L. 54. J. follows the koine of the 20th century editions, which print the correction of αἴρεσθαι of the paradosis to ἀρεῖσθαι, suggested by Nauck and Wecklein. But the present should be retained, cf. Pace (2002) 454, Feickert (2004) 118, and myself, CPh 100, 2005, 268-9 n. 2.
L. 99. J. (with Zanetto and Murray) retains the plural χέρας mss. (J.' app. is faulty in ascribing χέρα to LP), but χέρα Ald., adopted by Diggle and Kovacs, should not be avoided. The singular χέρα is used with ὁπλίζεσθαι at Rh. 23 and 84 (in the latter passage χέρας, only LPgB); see also, with a singular subject, Eur. Alc. 35 χέρα ... ὁπλίσας and Or. 926 ὁπλίζεσθαι χέρα (χέρας, V alone), but χέρας with a plural subject at Or. 1223 ὁπλιζώμεσθα ... χέρας.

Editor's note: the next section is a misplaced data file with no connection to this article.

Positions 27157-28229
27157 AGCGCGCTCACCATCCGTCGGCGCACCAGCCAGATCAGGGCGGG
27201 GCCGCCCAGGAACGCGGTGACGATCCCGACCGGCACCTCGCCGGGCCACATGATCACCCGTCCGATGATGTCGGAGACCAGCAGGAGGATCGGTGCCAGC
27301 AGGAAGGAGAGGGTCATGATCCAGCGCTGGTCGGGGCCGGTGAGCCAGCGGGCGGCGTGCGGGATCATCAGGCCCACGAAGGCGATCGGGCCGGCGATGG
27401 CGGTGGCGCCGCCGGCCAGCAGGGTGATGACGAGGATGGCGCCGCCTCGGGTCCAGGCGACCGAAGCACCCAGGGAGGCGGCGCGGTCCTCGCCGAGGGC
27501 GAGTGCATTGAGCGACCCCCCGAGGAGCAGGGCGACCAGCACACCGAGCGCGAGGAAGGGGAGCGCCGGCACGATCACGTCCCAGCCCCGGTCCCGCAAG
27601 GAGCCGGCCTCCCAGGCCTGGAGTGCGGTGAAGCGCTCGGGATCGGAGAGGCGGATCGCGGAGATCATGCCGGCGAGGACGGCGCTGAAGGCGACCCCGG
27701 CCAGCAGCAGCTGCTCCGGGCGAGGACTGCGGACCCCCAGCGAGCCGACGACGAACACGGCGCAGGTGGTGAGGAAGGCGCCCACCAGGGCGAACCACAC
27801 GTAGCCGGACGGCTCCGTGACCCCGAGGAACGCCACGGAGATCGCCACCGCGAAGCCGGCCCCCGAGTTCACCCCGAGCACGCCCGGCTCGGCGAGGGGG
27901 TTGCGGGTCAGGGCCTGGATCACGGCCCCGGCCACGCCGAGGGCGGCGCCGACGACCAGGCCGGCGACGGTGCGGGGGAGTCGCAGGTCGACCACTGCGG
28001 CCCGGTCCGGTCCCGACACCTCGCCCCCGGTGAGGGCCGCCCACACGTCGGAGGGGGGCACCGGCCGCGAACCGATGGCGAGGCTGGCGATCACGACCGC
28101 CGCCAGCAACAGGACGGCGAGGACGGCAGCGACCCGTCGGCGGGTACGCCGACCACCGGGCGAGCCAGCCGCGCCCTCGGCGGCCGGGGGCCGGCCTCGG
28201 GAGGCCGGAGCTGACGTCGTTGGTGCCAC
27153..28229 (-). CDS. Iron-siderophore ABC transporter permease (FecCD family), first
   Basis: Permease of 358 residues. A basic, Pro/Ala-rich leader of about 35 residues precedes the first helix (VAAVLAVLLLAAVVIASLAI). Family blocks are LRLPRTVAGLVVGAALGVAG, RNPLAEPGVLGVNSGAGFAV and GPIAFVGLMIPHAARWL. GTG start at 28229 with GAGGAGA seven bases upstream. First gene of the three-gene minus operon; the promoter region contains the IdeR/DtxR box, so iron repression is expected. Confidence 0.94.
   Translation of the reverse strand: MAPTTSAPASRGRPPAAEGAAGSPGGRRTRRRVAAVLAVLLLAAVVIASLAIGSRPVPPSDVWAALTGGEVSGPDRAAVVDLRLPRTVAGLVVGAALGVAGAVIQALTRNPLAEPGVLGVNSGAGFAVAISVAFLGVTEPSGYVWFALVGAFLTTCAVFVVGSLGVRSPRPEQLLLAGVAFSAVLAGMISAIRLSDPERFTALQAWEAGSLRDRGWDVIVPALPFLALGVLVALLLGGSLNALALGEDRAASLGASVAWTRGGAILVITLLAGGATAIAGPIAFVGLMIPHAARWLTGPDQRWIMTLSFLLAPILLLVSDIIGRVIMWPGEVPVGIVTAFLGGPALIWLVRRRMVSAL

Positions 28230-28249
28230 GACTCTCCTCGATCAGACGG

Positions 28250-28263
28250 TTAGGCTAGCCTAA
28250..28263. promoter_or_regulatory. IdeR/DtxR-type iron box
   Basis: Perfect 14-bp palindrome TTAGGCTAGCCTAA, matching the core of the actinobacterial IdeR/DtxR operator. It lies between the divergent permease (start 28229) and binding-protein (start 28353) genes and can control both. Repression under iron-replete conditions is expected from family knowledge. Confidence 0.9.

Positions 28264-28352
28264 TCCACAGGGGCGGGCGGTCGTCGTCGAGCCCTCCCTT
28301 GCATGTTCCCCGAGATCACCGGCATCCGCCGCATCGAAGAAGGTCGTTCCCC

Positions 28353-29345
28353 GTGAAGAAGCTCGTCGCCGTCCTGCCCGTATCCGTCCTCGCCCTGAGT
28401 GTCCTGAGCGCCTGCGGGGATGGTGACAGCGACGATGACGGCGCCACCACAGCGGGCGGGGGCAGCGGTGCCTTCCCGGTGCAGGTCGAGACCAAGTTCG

L. 115. J. (with Zanetto) adopts Schaefer's text νικώμενος μὲν τήνδε μὴ οὐ μόληις πόλιν (with synizesis of μὴ οὐ, which has a dozen instances in Euripides); Murray, Diggle, and Kovacs, after Cobet and Reiske: νικώμενος μὲν οὔτι μὴ μόληις πάλιν. My favour goes to the former text, because it changes only the order of two words in the reading of LP νικώμενος μὲν τήνδ' οὐ μὴ μόληις πόλιν, where οὐ is an inadmissible long syllable in the seventh short element. A plausible explanation for the text of LP (as suggested to me by D.J. Mastronarde per litteras) is that, as often, original μὴ οὐ has been reduced to simply μὴ (e.g. because the scribes did not understand the crasis and thought there were too many syllables), but in collation οὐ was supplied in the margin or above the line, then absorbed in the line in the wrong position. (For this pattern of transposition of words from their proper place in a part of the paradosis, and omission of the same words in another part, cf. Diggle (1994) 266.) As for τήνδε μὴ VaQ and Triclinius' correction in L (τήνδ' ἐμὴ O is a mistake from the same original), it lacks the negative which is needed by sense -- unless we interpret the line not, as usually, "if defeated, (I fear you may) not come to this city", but "(I fear you may) come defeated to this city", as suggested by Vater; but see Hom. Il. 12.73-4 οὐκέτ' ἔπειτ' ὀίω οὐδ' ἄγγελον ἀπονέεσθαι / ἄψορρον προτὶ ἄστυ, probably the main model for our passage, where the stress is on the idea of not coming back to the city. The demonstrative τήνδ(ε) ... πόλιν may seem odd, because ὅδε usually designates something close to the speaker, whereas Hector and Aeneas are speaking in the nocturnal camp of the Trojans, and this camp is outside the city and close to the Greek ships (I find it difficult to believe that the Trojan camp simply is equated with the city in our Rh. line, pace Klyve (1995) 155). This oddity may quite reasonably lead us to accept, with Diggle, the correction of τήνδ(ε) (οὐ) μή of the paradosis to οὔτι μή, and of πόλιν to πάλιν. However, the debate about deictics in drama has highlighted a series of tragic and comic passages in which ὅδε refers to a person or thing which, though not present on the stage, has either been quoted fairly recently in the drama (which is not our case), or is vividly present in the speaker's thought -- as is the case, e.g., of Eur. Alc. 881 and Soph. El. 540 where this deictic is used for dead people --, or is anyway conjured by the speaker in the eye of imagination for the sake of his/her audience. This latter is the case, e.g., in Aesch. Sept. 395, 424, 470, 631 (?), where the Messenger points at the Argive enemies standing at the gates, who are not actually present on the stage, "as a way for actualising the scene for an audience deprived of scenery" (Dale (1964) 166), and in Eur. Andr. 735, where this deictic is used to counteract the impression of vagueness regarding an unnamed city (cf. Stevens (1971) 184). I believe that Aeneas may have implied via this deictic τήνδε the gesture of pointing at his back, in the direction of Troy (the Trojan camp has to be thought as situated somewhere between the walls of the city and the Greek ships), in order to make the idea of his beloved city more vivid, and thus to make the fear of not returning to it more emotionally powerful.